The moving party bears the initial burden of demonstrating that “there is no genuine issue as to any material fact and that the moving party is entitled to judgment as a matter of law.” Fed. R. Civ. P. 56(c); see also Razzaboni v. Schifano (In re Schifano), 378 F.3d 60, 66 (1st Cir. 2004) (citing Celotex Corp. v. Catrett, 477 U.S. 317, 323 (1986)). “If the initial burden is met, the burden shifts to the non-moving party  to show that genuine issues of material fact exist.” In re Schifano, 378 F.3d at 66 (citing Fed. Deposit Ins. Corp. v. Ponce, 904 F.2d 740, 742 (1st Cir. 1990)). “The non-moving party must set forth more than conclusory allegations, improbable inferences or unsupported speculation to establish genuine issues of material fact. Competent evidence is required. Id. (citing Medina-Munoz v. R.J. Reynolds Tobacco Co., 896 F.2d 5, 8 (1st Cir. 1990)). Although the court must view the record in the light most favorable to the non-moving party, “as to any essential factual element of its claim on which the nonmovant would bear the burden of proof at trial, its failure to come forward with sufficient evidence to generate a trialworthy issue warrants summary judgment to the moving party.” McCrory v. Spigel (In re Spigel), 260 F.3d 27, 31 (1st Cir. 2001) (quotations and citations omitted).
II. Nondischargeablity of Tax Debts Under § 523(a)(1)(A)
Section 523(a)(1)(A) excepts certain individual debts from discharge, including any tax “of the kind and for the periods specified in section . . . 507(a)(8) of this title, whether or not a claim for such tax was filed or allowed.” 11 U.S.C. § 523(a)(1)(A). Section 507(a), in turn, describes the priority of certain claims in the distribution of the debtor’s assets. Subsection 507(a)(8)(A)(ii) gives eighth priority to “allowed unsecured claims of governmental units, only to the extent that such claims are for . . . a tax on or measured by income or gross receipts for a taxable year ending on or before the date of the filing of the petition . . . assessed within 240 days before the date of the filing of the petition . . . .” 11 U.S.C. § 507(a)(8)(A)(ii). Thus, if the IRS has a claim for taxes assessed during the 240-day period preceding the bankruptcy filing, the claim enjoys eighth priority and is nondischargeable. If a prepetition tax obligation is excepted from discharge, the accrued prepetition interest owed on the unpaid tax obligation is also nondischargeable. See Hardee v. Internal Revenue Serv. (In re Hardee), 137 F.3d 337, 342 (5th Cir.. 1998).
The bankruptcy court determined that the disputed income tax liabilities for the years 2002 and 2003 were for “a taxable year ending on or before the date of the filing” (as set forth in § 507(a)(8)(A)) and that the assessments made on August 6, 2007, and August 20, 2007, were made within the 240-day period before the petition date. As the disputed taxes fell within the scope of § 507(a)(8)(A)(ii), the bankruptcy court concluded that they were nondischargeable under § 523(a)(1)(A).
Ms. Maali argues that the bankruptcy court erred because: (1) the disputed taxes do not fall within § 507(a)(8) because they were assessed during the year 2005 (when the audit was conducted), or at least that they were assessed outside of the 240-day period preceding her bankruptcy filing; and (2) the bankruptcy court did not consider whether payment of the tax debts would create a hardship for her and her family.
A. When were the IRS assessments made?
“The ‘assessment’ [of a tax is] essentially a bookkeeping notation, [and] is made when the Secretary or his delegate establishes an account against the taxpayer on the tax rolls.” Laing v. United States, 423 U.S. 161, 170 n.13 (1976) (citing 26 U.S.C. § 6203). Income taxes must normally be assessed within three years after the return is filed. See 26 U.S.C. § 6501(a). When the IRS determines a tax deficiency, as in this case, it may not assess the deficiency before sending the taxpayer a notice of deficiency. 26 U.S.C.§ 6213(a); see also 26 U.S.C.§ 6212(a) (authorizing the Secretary of the Treasury, after determining that there is a deficiency, to send a notice of deficiency to the taxpayer by mail). Within 90 days after the IRS mails a taxpayer a notice of deficiency, “the taxpayer may file a petition with the Tax Court for redetermination of the deficiency.” 26 U.S.C. § 6213(a). “[N]o assessment of a deficiency . . . shall be made . . . until the expiration of such 90-day [ ] period . . . nor, if a petition has been filed with the Tax Court, until the decision of the Tax Court has become final.” Id. Thus, the mailing of a notice of deficiency tolls the running of the three-year limitations period in 26 U.S.C. § 6501 “for the period during which the Secretary is prohibited from making the assessment . . . and for 60 days thereafter.” 26 U.S.C. § 6503(a)(1); see Payne v. Comm’r, 224 F.3d 415, 416 (5th Cir. 2000) (stating that a notice of deficiency is “an event that tolls the statute of limitations pending assessment”); Kindred v. Comm’r, 454 F.3d 688, 690 n.4 (7th Cir. 2006).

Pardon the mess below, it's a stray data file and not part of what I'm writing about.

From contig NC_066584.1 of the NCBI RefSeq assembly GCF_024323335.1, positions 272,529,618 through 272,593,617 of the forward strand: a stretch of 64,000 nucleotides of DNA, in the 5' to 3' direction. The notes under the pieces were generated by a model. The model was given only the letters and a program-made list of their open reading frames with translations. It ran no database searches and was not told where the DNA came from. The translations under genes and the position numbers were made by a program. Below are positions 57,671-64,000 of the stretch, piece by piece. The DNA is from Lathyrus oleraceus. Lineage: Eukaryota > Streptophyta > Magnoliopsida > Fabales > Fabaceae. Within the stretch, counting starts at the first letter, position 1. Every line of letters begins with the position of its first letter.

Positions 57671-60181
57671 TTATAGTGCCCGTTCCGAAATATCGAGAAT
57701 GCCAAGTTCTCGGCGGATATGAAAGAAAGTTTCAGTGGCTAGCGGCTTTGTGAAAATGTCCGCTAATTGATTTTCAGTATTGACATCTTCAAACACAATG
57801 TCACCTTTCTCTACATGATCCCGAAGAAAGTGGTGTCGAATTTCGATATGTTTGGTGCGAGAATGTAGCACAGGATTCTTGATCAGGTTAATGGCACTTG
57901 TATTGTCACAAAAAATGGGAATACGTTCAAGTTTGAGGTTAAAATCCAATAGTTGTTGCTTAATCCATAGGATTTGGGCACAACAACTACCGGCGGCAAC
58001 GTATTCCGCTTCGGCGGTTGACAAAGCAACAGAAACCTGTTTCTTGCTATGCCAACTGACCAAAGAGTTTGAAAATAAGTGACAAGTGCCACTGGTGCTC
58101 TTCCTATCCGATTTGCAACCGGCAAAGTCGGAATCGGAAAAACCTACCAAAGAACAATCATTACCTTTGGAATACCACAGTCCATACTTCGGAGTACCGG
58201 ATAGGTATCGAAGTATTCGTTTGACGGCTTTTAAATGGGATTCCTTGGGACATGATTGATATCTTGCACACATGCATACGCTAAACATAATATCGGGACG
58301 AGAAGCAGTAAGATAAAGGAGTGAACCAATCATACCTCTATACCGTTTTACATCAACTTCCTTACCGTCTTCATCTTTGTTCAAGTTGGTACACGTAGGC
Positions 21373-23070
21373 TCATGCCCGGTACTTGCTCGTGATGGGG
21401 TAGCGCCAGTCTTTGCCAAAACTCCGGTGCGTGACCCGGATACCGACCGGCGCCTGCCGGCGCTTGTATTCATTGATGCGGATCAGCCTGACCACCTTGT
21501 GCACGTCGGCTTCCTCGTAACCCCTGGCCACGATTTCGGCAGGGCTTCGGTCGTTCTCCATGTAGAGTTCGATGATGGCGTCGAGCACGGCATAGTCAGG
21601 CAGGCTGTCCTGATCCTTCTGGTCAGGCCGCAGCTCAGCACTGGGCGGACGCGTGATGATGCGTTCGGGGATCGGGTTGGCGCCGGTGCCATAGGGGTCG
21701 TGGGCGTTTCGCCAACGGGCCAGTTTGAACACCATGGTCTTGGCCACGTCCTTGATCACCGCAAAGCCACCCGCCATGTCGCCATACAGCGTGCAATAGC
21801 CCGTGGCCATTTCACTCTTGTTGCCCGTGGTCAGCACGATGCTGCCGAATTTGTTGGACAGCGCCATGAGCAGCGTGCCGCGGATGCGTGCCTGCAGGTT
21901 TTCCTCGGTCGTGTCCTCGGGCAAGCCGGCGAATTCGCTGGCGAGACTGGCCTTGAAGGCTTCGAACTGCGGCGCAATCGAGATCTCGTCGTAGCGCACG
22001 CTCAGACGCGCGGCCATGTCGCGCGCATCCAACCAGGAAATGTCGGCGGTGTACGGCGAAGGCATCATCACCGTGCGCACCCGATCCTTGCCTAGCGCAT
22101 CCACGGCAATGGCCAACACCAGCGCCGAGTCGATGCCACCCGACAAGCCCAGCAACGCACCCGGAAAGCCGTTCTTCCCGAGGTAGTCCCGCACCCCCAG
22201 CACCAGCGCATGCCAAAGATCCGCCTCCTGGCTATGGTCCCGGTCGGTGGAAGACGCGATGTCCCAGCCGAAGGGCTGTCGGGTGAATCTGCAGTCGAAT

Ms. Maali’s 2002 and 2003 federal income tax returns were deemed filed on April 15, 2003, and April 15, 2004, respectively. See 26 U.S.C. § 6501(b). Therefore, the IRS initially had until April 15, 2006, and April 15, 2007, respectively, to assess additional taxes for those tax years. See 26 U.S.C. § 6501(a). The IRS apparently issued a Notice of Deficiency in 2005 (although the record does not contain a copy of that notice). Ms. Maali challenged that notice by filing a petition in the U.S. Tax Court. As a result, the IRS was prohibited from making any assessment until the U.S. Tax Court issued a decision and that decision became final. See 26 U.S.C. § 6503(a)(1).
The Tax Court entered an agreed decision on May 4, 2007, establishing Ms. Maali’s liability on the disputed taxes. She did not appeal that decision; therefore, it became final 90 days thereafter, on August 2, 2007. See 26 U.S.C. § 7481(b). The IRS made its assessments on August 6, 2007, and August 20, 2007, which was within the 240-period preceding the October 4, 2007 bankruptcy filing. There is no record evidence effectively disputing the IRS assessment date.
The bankruptcy court properly concluded that the IRS made assessments against Ms. Maali on August 6, 2007, and August 20, 2007. Thus, those tax obligations were of the type included in § 507(a)(8)(A) and, therefore, were nondischargeable pursuant to § 523(a)(1)(A).
Ms. Maali also argues that the bankruptcy court should have considered that payment of the subject taxes would create a hardship for her and her family. The bankruptcy court, however, had no authority to consider hardship as a basis to discharge her tax obligations.
For the reasons set forth above, we AFFIRM the Order.